Men & Depression Work-Life Connections clinicians, Ellen Clark, LCSW, and Chad Buck, Ph.D., discuss the phenomenon of depression in men, why they are underserved, and ways that they can reach out for help.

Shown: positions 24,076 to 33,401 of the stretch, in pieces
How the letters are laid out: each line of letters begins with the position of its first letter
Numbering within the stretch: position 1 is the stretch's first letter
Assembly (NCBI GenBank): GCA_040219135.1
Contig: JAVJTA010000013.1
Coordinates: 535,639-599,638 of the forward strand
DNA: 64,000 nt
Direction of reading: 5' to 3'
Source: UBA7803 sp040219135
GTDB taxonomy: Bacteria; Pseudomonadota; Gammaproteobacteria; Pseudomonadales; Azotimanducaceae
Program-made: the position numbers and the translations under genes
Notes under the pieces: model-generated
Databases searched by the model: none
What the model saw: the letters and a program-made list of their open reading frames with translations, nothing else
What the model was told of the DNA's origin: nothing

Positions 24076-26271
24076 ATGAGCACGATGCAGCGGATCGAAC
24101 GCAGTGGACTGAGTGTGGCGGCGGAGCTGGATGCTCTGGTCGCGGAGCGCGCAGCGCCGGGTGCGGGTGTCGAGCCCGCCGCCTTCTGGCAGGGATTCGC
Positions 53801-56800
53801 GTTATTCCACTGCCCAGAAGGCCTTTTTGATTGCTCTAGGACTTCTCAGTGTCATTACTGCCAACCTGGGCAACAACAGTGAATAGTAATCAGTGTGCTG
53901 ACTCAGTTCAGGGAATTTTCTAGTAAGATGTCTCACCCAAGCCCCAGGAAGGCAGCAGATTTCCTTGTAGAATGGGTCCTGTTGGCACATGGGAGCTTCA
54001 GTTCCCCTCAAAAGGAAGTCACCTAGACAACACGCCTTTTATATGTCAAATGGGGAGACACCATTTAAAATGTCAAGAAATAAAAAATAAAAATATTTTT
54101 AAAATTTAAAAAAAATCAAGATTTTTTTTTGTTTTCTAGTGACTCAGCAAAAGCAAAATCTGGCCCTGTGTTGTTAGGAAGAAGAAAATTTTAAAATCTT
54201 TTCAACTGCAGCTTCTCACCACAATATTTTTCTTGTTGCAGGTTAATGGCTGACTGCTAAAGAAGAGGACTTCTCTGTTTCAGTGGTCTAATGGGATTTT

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Janet McCutchen: Welcome to this edition of the Vanderbilt University Health and Wellness Wellcast. I am Janet McCutchen with Work/Life Connections. I am here today with my colleagues, Chad Buck and Ellen Clark, and we are going to take about actually a topic that is not discussed very often. We are going to talk about men in depression, and it is well known that men are very underserved population when it comes to depression and seeking help. Chad, could you talk to that point, how underserved men are when it comes to diagnosing and treating depression? Dr. Chad Buck: The studies typically show that women are more likely to seek treatment, and it is not necessarily showing though that women have more severe types of symptoms or issues, and I think it is more a reflection of cultural values of seeking mental health treatment, the expression of emotion in general where men are more appropriate to be angry or upset rather than to be sad or to cry, and there is also the issue of independence and then feeling that they have to handle everything on their own, and so they do not seek out the treatment because they do not feel like it is manly enough or it is not appropriate given the role in their families. Janet McCutchen: So, we know then that women tend to seek treatment more frequently than men. Are men’s symptoms of depression different from women’s? Dr. Chad Buck: A lot of the symptoms are similar. They will be depressed mood, and there may be some changes in appetite, either wanting to eat more or less depending on how you cope, but men are more likely to show irritability rather than crying specifically. There may be an increase in substance abuse or using alcohol or drugs to manage their emotions. Risky behaviors may be driving carelessly, not putting a premium on their wives, and not taking care of themselves as they should, and they may also act out in anger more aggressively or physically or just in general be hard to approach, so shut down. Janet McCutchen: And all of those then what we may see as symptoms being mental health professionals of depression, other people may not really pickup on that, that may not be not only that person may not identify as feeling depressed, but other people may not identify and then approach them. Ellen, you have a very personal story from your family around depression and seeking help and the benefits of that, share that with our listeners if you would. Ellen Clark: Well, my father got depressed later in life, probably in his mid 70s, and he started turning his days and nights around when he would sleep all day and be up to the night, withdrew from friends, was much more irritable with my mother, and would get angry and have outbursts with her, and this was very uncharacteristic of him. My mother was concerned and she called me. They were living in Florida, and I was living in Tennessee. She was concerned, and I wrote a letter about her concerns and the symptoms she saw to his primary care physician and she took him to the physician, but the physician just asked my father if he cried a lot, and my father never cried, and so the primary care physician kind of discounted that he was not depressed as he was not crying. So, after that, we encouraged him to see a psychiatrist and he would not do that, and finally, a neighbor down the street that he had been close with for a long time came down and talked to him and said that “I just want to tell you that a few years ago I got very depress and I saw a psychiatrist and it really really helped me and if you want the name of the person I saw then I would be glad to give it to you.” That seemed to give my father permission. Janet McCutchen: Right. Ellen Clark: To seek help, and so he did see that psychiatrist and he got treatment and that turned his life around, and the last few years of his life were of high quality, he felt good, and he often commented to me how he was so glad he had gotten help, initially being very resistant to doing that. Janet McCutchen: That is outstanding, and that happened of course when your father was in his late 70s, and an oftentimes it is true. The people can be depressed their entire lives and just kind of have a low-level depression if they do not identify until later in life, particularly men. Ellen Clark: That is true, and I really think my father probably did have a low grade. He had been through World War II, and I think he had a low grade depression throughout his life but could function fine, but then with all the losses and his health was declining, physical health was declining, and his ability to cope was being compromised that he slid into a major depression and that is when he really needed help but had a hard time accessing and being willing to go and seek that help. Janet McCutchen: That a wonderful story, and Chad, hearing that too and speaking as a man as well as a clinician, what are some of the things that people can do if they know someone in their life who they think is depressed or a man listening today, what will be the motivator? What could motivate someone to get help? Dr. Chad Buck: Well, often the thing that motivates men to seek help is usually a loved one saying something to them, usually their wife or spouse bringing up concerns, and then they will come into therapy, and then it is the job of the therapist to normalize, how all people who suffer from depression or anxiety or other issues, and it is not that he has a specific weakness or problem that he has an issue that he needs to maybe address differently. A lot of men respond better to the idea of coaching or consulting or education rather than therapy. A lot of that is about feeling like they are on the same level or it is more of a collaboration where they have more control or say over what happens to them, and they can define what they are going through differently than depression, and it is not so much about the label of depression as much as it is trying to address the different behaviors or emotions that are going on, and sometimes that is a better approach for people too, but also as we get older, we face lots of different types of challenges that change our identity in a lot of ways. Not being able to work or having changes in job or divorce or any kind of life change or illness, challenges our sense of who we are as a man or as a person, and that existential issue certainly can affect what we are looking at. So, the earlier you can address the signs of depression, the better. Janet McCutchen: And with our population here at Vanderbilt, we have a lot of high achievers, high performing male employees in all various aspects of our university hospital setting with the economy stressors and men’s typical role as providers is coupled with the usual stress that comes with being a high performer, I would think that this in our culture here that topic is very relevant to the people that work here at Vanderbilt. Dr. Chad Buck: Absolutely. Janet McCutchen: Well, June is men’s health month, and I am really glad that the two of you are here today to talk about this very important topic. Men are underserved when it comes to seeking mental health care and certainly those annual checkups and that type of things that are really important for us all to be sure that we engage in preventative health. So, thanks very much Chad and Ellen for speaking with us today, and any of our listeners, this is men’s health month. So, if there is any way that Work/Life Connections can support you by all means, feel free to call us. Thanks so much. Thanks for listening. Please feel free to leave us any comments on this Wellcast by clicking the “Add New Comment” link at the bottom of this page. If you have a story or suggestion, please email it to us at health.wellness@vanderbilt.edu or you can use the “Contact Us” link on our website at healthandwellness.vanderbilt.edu. Thanks for listening. -- end of recording  --